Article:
AVONDALE — Phoenix International Raceway, when stripped to the bare minimum, is simply four left turns and a finish line, like most NASCAR tracks. Look a little closer, and the track becomes a jigsaw puzzle which makes the cars more difficult to maneuver on race weekend.
Similarities can be found to other tracks –its ‘D’ shape is seen at other places around the country – but there is nothing quite like PIR with its dog-leg backstretch in which drivers come up and out of turn two before a slight change in direction and a dive down into turn three.
With only one consistent groove, or preferred path on the track for driving, the track lends itself to more single-file racing than two or more cars next to each other. This makes it more difficult to pick up speed by drafting behind a car in order to pass a driver on the lower portion of the track.
“Phoenix is a fun track to race since it’s such a different configuration than anywhere else we go,” said Matt Kenseth, driver of the No. 20 Dollar General Toyota. “It’s a place where passing is a little more difficult.”
In an effort to try and get more two-wide racing, and more drivers passing each other in the process, PIR underwent a $10 million redesign in 2011 that included tightening the turn radius of the dog leg 800 to 500 feet.
Another unique feature of PIR – it does not have an out-of-bounds line. If drivers race below the out-of-bounds line at some other tracks, they might be disqualified. This isn’t the case at PIR, so some drivers will opt to race low in order to cut off the dog leg entirely. PIR is also the only Sprint Cup track west of the Mississippi River that’s less than 1.5 miles around.
One driver who has managed to master the ins and outs of PIR is Kevin Harvick, who will make his 500th consecutive start Sunday in the Good Sam 500. He has won seven Sprint Cup races at the track, including a streak of four straight that was snapped last year.
“Coming to this track, I definitely put the No. 4 (Harvick) as my No. 1 pick,” said Jimmie Johnson, driver of the No. 48 Lowe’s Pro Services Chevrolet.
-NASCAR, Phoenix International Raceway reach out to youngest fans. (Cronkite News video by Zuriel Loving)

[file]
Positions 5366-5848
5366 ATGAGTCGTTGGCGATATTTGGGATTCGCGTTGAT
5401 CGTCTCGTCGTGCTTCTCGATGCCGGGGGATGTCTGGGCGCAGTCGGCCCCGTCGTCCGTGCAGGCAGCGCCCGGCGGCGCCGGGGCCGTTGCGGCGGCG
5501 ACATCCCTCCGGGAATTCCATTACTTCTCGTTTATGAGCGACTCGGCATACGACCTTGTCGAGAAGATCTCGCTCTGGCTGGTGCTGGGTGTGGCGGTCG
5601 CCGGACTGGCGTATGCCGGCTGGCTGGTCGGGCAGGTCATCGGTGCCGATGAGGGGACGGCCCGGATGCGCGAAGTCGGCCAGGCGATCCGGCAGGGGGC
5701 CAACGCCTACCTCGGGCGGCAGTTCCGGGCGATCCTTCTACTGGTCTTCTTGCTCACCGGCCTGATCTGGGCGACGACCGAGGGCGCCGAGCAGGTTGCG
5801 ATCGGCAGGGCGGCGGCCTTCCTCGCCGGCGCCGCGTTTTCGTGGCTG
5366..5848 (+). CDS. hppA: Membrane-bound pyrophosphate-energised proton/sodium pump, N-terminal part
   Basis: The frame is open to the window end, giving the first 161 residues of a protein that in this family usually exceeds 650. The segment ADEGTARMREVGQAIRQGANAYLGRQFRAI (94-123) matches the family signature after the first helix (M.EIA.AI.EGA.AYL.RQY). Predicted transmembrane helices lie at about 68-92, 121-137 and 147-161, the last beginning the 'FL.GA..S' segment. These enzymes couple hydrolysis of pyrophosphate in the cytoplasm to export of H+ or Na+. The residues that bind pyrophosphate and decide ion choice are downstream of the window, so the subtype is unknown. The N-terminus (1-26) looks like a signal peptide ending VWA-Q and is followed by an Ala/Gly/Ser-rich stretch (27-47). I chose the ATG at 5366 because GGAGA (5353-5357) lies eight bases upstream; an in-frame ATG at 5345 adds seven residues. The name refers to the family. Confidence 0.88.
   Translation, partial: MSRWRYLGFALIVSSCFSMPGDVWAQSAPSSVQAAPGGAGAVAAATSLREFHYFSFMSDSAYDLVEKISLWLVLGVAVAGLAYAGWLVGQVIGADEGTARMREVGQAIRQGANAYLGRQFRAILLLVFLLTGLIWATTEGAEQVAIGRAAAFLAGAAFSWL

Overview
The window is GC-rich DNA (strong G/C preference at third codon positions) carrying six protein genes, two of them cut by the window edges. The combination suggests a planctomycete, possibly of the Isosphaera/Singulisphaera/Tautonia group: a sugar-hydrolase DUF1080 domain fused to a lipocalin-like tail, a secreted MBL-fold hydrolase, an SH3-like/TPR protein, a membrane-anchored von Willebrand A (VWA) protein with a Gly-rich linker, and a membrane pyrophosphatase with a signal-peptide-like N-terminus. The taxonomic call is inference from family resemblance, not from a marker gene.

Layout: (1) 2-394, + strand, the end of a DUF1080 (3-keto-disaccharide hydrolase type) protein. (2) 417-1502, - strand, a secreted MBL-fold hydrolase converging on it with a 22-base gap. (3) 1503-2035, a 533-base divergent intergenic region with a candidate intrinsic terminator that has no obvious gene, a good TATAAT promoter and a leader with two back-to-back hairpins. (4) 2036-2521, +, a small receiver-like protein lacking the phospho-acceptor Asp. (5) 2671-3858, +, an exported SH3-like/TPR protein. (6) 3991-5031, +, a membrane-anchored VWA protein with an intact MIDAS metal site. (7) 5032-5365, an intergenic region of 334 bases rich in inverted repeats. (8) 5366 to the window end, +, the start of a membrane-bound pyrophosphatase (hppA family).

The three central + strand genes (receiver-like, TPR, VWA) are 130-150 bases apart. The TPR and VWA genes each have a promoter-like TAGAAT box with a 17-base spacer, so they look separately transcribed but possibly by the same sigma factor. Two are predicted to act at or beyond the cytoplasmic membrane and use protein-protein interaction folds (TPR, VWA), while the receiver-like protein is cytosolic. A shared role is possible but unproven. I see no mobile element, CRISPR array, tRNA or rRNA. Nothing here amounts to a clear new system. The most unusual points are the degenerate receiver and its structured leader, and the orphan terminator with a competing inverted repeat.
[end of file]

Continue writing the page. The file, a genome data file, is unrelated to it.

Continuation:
The biggest challenge to drivers that came out of the 2011 redesign is the variable banking, in which the steepness of each turn changes as the driver turns the wheel. Turns one and two now bank, or tilt, between 10 and 11 degrees. Turn four banks between 8 and 9 degrees, depending on where the car is racing on the track. The higher the car is on the track, the more degrees of bank.
“It’s tough,” Johnson said. “There’s no way around it. I was probably one of the few that was screaming and yelling, ‘Don’t change this place, don’t repave it, don’t reconfigure it.'”
On most race tracks, the degrees of bank are consistent in all four turns, making it easier for the driver to enter and exit the turns cleanly and with the same amount of speed.
“There are two completely different corners and really it’s like two different race tracks at each end,” said Carl Edwards, driver of the No. 19 Stanley Toyota Camry. “It gives the drivers more opportunity to showcase their skills, communicate what the car is doing.”
The Verizon IndyCar series test run at PIR in early February, done in advance of the IndyCar event the track will host April 2, also gives the track a different feel because of the tire rubber it left behind.
“I think if the rubber is like it is now, if it is Goodyear rubber that we’re seeing, then you’re going to see that in the race,” Edwards said. “You’re going to see the second groove down there and different things down here in turns three and four.”
The variable degree change in the turns makes both pre-race and in-race car adjustments extremely difficult. Add in the typical Phoenix heat, with an 80-degree forecast that lends itself to less tire grip on the track, and it’s a recipe for an exciting Sunday at PIR.
“As the track surface continues to age in Phoenix, the groove moves around, the pace slows up a little bit, and I always feel like the racing just continues to get better,” Kenseth said.